September 10, 2004: Headlines: COS - Nepal: Social Work: Caste: Wellesley Townsman: After 10th grade, a Peace Corps volunteer helped Maya Pariya find a scholarship to attend college in Kathmandu, where she studied social work

Peace Corps Online: Directory: Nepal: Peace Corps Nepal : The Peace Corps in Nepal: September 10, 2004: Headlines: COS - Nepal: Social Work: Caste: Wellesley Townsman: After 10th grade, a Peace Corps volunteer helped Maya Pariya find a scholarship to attend college in Kathmandu, where she studied social work

By Admin1 (admin) ( on Saturday, October 02, 2004 - 3:38 pm: Edit Post

After 10th grade, a Peace Corps volunteer helped Maya Pariya find a scholarship to attend college in Kathmandu, where she studied social work

After 10th grade, a Peace Corps volunteer helped Maya Pariya find a scholarship to attend college in Kathmandu, where she studied social work

After 10th grade, a Peace Corps volunteer helped Maya Pariya find a scholarship to attend college in Kathmandu, where she studied social work

The Nepal tourists rarely see

By Anne-Marie Smolski/ Townsman Staff

Thursday, September 9, 2004

Caste discrimination is not obvious to most tourists visiting Nepal, even those who go trekking and see people out in the country. It's not even obvious to a lot of Westerners who live there and do development work.

Eva Kasell says that it's because one really needs to have an inside source, like she has in Bishnu Maya Pariyar, who has grown up feeling it. Kasell, through a photo exhibit, "Women and Girls of Taklung," will provide glimpses into the world of the Dalit (low-caste women) at the Wellesley Free Library through Sept. 29.

Kasell struck up a friendship with Pariyar in Nepal in 1998, when the Lexington resident visited her son, then a college student, who was spending a year abroad. Kasell's son knew Pariyar, a social worker, and the two women spent several days together traveling around the country and getting to know each other.

Admiring Pariyar's pluck and determination against all odds to obtain an education and become a social worker in Nepal, Kasell and her husband decided to sponsor the young woman to further her education in the United States.

"We would talk 'til late into the night," says Kasell about her friend and houseguest, who she says is like a daughter to her. "It took me a long, long time before I thought I understood the culture where she came from. And I had been to Nepal. But I had not been to the village where she came from. And tourists, when they go to Nepal, they don't see that side of Nepal.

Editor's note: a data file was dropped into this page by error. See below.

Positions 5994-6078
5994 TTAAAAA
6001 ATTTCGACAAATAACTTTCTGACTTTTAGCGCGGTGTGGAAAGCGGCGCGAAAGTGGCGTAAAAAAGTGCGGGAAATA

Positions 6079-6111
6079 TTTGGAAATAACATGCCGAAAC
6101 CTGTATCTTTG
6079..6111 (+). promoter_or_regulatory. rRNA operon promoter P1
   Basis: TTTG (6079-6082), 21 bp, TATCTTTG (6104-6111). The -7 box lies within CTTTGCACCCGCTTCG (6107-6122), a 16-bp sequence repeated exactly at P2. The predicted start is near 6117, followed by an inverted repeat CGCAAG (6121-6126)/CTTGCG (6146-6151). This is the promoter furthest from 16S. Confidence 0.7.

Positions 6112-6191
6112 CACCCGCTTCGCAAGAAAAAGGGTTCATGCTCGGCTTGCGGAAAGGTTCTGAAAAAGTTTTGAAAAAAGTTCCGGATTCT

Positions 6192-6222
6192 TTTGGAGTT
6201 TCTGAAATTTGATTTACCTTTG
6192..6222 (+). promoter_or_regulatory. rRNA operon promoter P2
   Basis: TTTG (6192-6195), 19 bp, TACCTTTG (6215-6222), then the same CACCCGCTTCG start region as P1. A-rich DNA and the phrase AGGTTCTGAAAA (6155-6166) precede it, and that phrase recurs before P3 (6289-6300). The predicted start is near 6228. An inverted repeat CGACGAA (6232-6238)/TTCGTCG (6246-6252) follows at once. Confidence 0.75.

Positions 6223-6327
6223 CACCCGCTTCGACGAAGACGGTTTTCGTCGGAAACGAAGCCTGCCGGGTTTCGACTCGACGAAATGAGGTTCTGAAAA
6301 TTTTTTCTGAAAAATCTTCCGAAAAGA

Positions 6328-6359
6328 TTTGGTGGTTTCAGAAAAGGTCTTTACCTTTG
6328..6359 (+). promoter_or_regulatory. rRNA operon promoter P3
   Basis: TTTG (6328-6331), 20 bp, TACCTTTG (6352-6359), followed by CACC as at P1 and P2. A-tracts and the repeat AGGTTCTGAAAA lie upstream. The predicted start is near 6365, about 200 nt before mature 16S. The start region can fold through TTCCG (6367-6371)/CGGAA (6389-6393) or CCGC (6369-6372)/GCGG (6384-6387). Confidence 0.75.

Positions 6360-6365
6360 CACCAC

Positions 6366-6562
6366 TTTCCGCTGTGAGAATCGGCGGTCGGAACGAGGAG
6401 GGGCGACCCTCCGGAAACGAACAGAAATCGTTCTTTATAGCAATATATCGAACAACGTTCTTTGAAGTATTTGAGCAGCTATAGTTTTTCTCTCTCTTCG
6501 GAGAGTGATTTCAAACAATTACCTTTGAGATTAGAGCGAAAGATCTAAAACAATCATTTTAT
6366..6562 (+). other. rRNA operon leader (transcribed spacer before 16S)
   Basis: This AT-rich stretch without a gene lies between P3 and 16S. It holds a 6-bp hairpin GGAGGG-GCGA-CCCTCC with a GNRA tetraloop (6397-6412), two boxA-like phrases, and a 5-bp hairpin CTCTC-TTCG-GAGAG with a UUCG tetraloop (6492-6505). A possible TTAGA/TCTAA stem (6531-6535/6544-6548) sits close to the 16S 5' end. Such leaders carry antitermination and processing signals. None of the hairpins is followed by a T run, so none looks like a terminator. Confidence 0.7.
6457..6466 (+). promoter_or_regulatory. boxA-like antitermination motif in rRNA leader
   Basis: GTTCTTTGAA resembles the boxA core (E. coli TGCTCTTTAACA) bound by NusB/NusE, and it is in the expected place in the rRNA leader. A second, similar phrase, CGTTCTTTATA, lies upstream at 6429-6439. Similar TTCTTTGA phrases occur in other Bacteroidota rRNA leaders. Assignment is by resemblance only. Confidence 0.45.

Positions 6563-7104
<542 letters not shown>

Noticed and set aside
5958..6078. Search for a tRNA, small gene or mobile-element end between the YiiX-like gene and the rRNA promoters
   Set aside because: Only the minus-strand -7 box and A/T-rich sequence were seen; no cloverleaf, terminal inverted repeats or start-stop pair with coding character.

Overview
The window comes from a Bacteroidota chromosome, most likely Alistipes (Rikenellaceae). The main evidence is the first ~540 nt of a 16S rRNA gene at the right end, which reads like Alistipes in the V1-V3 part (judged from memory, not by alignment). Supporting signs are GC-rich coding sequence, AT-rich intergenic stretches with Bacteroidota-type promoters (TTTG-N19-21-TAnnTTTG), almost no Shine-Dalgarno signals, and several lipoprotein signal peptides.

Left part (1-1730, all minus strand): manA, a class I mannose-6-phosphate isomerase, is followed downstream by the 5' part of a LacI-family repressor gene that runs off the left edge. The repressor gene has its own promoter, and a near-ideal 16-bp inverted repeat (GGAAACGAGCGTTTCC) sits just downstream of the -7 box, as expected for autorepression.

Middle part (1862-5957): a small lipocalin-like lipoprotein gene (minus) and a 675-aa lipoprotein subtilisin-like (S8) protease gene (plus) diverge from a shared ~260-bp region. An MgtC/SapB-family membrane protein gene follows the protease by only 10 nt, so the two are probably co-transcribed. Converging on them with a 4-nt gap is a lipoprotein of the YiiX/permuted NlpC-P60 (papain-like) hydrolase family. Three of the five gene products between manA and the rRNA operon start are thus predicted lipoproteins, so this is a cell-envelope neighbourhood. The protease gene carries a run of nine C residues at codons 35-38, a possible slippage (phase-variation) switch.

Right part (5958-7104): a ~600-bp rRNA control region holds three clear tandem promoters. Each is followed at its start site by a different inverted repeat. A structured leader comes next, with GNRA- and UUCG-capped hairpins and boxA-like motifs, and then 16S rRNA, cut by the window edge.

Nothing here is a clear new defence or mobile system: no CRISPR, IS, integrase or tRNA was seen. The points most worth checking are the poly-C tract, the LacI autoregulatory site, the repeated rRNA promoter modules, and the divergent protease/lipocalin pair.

"There's another thing that I've been thinking more about lately, says Kasell, "and that is the whole issue of caste discrimination has not really gotten the press that it deserves - because it's exactly like Apartheid in South Africa. It is that people are segregated. They are totally abused and unrecognized as people, almost, and it's a horrible thing. And I don't know that people in the West quite realize how pervasive and how extreme it is. Just recently, the issue has been taken up by human rights organizations on par with other issues of racial discrimination ...."

One of nine children, Pariyar was determined to get an education. Both her mother and oldest sister were illiterate. Pariyar's family came from the tailor caste. Being poor, a girl and low-caste, the odds were not in her favor, but she persisted.

She attended school near her house until seventh grade and was ridiculed by the other children and some of the teachers. During her last four years of school, she had to walk two hours each way to complete her education. After 10th grade, a Peace Corps volunteer helped her find a scholarship to attend college in Kathmandu, where she studied social work.

"There are very, very few low-caste women who have achieved that degree of education," Kasell says. Pariyar is the first from her village to go to college. And in all of Nepal, there is just a handful of women who are college-educated.

The literacy rate among low-caste women in Nepal is 12 percent; nationally it's 56 percent, according to Kasell.

Always an advocate of the downtrodden, Pariyar, at 20 founded Empower Dalit Women of Nepal to help low-caste women fight for their human rights. The organization, operating in remote, rural Nepal, sponsors literacy programs, creates savings-and-loan groups and offers scholarship programs.

When they're no longer illiterate and can earn a little money of their own, the Dalit women become empowered to take social action. Several of the groups have instituted rules for drinking and gambling, and this has had a positive effect on domestic violence. They have formed friendships with higher-caste women to cut across social boundaries. They have undertaken building projects, such as a temple or meeting house, to benefit the entire community. Some have become entrepreneurs and have established tea stalls; others sell animals and vegetables at the local market. And they insist that their children receive an education.

Pariyar treasures hers. She spent her first year in the United States with the Kasells studying English and applying to college. Last May, she graduated from Pine Manor College in Chestnut Hill with a degree in political science. Currently, Pariyar is employed by the Asian Taskforce Against Domestic Violence in Boston. She intends to pursue a master's degree in the United States in the next three years, and expects to return to Nepal to live within five years.